A few years into my role of developing a research farm, I learned SSAWG was hosting a conference at the Radisson in Lexington. Much to my dismay, when I ascended the escalator to the meeting area, I had trouble finding the farmers among all the hippies, women and diversity of different people. (Stick with me, folks. I know I’m putting my foot in my mouth.)
At one of the workshops—cover cropping or soil building, I think—I sat quietly in my jeans, red wings and button down shirt, convinced I was the only real farmer among a room full of gardeners, all eager to hear an alternative to chemical-fertilizer recommendations. The soft-spoken Black man to my left introduced himself as Harvey. It turned out, Harvey and his family have been growing big acreages of squash, melons, peppers and other crops in Arkansas, with wholesale contracts, packing sheds and harvest crews. He was a big-time farmer. Lots of those people I at first glance assumed weren’t farmers were, in fact, farmers with something to teach me.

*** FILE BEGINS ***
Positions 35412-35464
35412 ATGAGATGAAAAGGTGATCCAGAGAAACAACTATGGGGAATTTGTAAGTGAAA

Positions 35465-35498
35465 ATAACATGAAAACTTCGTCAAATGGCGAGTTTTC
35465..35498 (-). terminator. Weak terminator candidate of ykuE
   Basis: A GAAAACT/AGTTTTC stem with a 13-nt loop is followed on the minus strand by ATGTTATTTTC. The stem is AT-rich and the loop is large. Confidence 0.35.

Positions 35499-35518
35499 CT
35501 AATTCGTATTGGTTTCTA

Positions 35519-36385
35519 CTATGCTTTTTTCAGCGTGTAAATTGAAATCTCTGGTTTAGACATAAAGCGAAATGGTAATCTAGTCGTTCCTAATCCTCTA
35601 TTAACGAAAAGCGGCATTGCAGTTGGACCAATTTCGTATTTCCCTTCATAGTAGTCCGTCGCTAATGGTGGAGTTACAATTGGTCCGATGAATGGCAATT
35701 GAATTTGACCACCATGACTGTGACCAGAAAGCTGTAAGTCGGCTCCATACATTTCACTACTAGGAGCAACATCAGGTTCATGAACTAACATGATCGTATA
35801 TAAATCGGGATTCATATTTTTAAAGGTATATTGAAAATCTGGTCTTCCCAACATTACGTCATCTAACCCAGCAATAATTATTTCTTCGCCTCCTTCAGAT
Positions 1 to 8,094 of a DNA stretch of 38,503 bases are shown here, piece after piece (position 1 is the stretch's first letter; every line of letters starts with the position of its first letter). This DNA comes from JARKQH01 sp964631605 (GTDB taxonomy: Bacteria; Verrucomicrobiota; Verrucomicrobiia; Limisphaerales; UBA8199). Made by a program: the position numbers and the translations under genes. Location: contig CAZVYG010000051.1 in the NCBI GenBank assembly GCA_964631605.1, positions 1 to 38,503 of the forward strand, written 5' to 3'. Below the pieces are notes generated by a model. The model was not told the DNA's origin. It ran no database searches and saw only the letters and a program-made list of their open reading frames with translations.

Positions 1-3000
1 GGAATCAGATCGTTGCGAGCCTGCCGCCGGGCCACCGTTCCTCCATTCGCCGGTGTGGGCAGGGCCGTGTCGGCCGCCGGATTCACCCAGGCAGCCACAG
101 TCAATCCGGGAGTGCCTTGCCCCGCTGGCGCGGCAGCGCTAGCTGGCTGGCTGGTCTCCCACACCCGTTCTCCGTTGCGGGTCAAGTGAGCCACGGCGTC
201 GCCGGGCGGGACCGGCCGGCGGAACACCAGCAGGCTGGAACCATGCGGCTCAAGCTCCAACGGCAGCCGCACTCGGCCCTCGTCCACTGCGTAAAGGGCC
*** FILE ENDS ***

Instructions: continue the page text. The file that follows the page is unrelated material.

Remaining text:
In conjunction with Heifer International, the Kentucky Department of Agriculture and some go-getters (including farmer-author Wendell Berry), we at KSU designed, built and permitted the Mobile Processing Unit, the first legal poultry-processing facility available to independent farmers in the US. Small-scale farmers could now feed birds for eight weeks, butcher them themselves, and legally sell them at farmers markets in their own state. An outgrowth of that project is that Kentucky now has numerous USDA-approved processing plants utilized by dozens of small farmers like us, allowing us to raise and sell meat for Kentucky and beyond.
I left my work at KSU in 2004, but SSAWG continued to be an important part of my life. Likewise, many of the successes both KSU and Elmwood Stock Farm are having today are directly related to SSAWG and the annual conferences.
SSAWG introduced me to friends and countless farmers, including my own wife. It matters none which are white, Black, queer, straight, even North Carolina basketball fans. The people who have come together over the years of the SSAWG conference are selfless stewards of the sustainable agriculture movement, pioneers of biologically based and technologically driven decision making, leaders of the local-food movement from across the Southeast. Just like a rich soil or forest ecosystem, the more diverse the local-food movement is, the more stable it will be.